I have noticed from some libertarians, such as “left libertarians” such as Roderick Long, a hostility to the idea of limited liability corporations. I understand and even sympathise with such opposition to statutory limited liability. It can and does foster corporate structures that become so unwieldy that they are indistinguishable from the State in key respects. But the key word to remember here is statutory. Consensual Limited Liability of a sort that can be arranged without an explicit statutory power is, in my view, no different from say, other consensual commercial transactions that are recognised in law, such as via Common Law. Of course, limited liability firms may be far less common under such a system but it is unwise to bet on it disappearing. And given all the benefits of limited liability: the ability to get large pools of investors to finance large ventures, it seems an issue worth examining in detail.
The reason some free marketeers, particularly of the more radical sort, get angry about limited liability is that they see ownership and control torn asunder, creating a serious misalignment of interests. Case in point being an argument made by Kevin Dowd and Martin Hutchinson, in their book that analyses the recent credit crunch, Alchemists of Loss. They take the view that listed banks, protected by limited liability, have, unlike old partnership-owned banks with unlimited liability, made dangerous bets. A problem that is, of course, made much worse by corporate welfare via bailouts, central bank funny money, the usual. In the same way, you could argue that limited liability companies in general exhibit negative behaviours when politics intrudes.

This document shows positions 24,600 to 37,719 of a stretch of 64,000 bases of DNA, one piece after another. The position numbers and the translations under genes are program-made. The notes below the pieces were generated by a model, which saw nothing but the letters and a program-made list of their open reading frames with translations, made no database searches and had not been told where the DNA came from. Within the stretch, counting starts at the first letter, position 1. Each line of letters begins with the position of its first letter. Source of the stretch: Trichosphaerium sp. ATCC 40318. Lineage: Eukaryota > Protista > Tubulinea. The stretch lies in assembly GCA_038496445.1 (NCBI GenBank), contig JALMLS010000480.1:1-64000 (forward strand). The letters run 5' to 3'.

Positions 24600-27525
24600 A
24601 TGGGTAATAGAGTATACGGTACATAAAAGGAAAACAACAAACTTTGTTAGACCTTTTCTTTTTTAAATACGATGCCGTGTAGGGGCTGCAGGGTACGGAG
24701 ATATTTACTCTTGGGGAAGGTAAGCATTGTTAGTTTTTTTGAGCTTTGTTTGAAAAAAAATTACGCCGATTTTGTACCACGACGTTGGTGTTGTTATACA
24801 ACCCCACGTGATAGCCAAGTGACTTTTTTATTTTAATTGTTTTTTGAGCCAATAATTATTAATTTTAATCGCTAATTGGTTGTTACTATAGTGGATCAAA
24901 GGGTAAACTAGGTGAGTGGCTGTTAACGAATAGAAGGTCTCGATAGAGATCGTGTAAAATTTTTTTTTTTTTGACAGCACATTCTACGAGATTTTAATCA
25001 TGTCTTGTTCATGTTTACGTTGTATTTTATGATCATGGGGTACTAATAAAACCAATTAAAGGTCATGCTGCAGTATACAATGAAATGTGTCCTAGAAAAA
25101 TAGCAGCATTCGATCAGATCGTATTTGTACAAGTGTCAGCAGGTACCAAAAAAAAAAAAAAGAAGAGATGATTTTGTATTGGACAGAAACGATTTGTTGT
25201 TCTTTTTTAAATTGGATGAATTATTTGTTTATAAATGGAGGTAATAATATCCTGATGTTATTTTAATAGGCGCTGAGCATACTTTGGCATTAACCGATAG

But one of the High Priests of libertarian capitalism, Murray Rothbard no less, made it clear that there is nothing in principle wrong with the idea of limited liability. His argument strikes me as pretty solid:
“Finally, the question may be raised: Are corporations themselves mere grants of monopoly privilege? Some advocates of the free market were persuaded to accept this view by Walter Lippmann’s The Good Society. It should be clear from previous discussion, however, that corporations are not at all monopolistic privileges; they are free associations of individuals pooling their capital. On the purely free market, such men would simply announce to their creditors that their liability is limited to the capital specifically invested in the corporation, and that beyond this their personal funds are not liable for debts, as they would be under a partnership arrangement. It then rests with the sellers and lenders to this corporation to decide whether or not they will transact business with it. If they do, then they proceed at their own risk. Thus, the government does not grant corporations a privilege of limited liability; anything announced and freely contracted for in advance is a right of a free individual, not a special privilege. It is not necessary that governments grant charters to corporations.”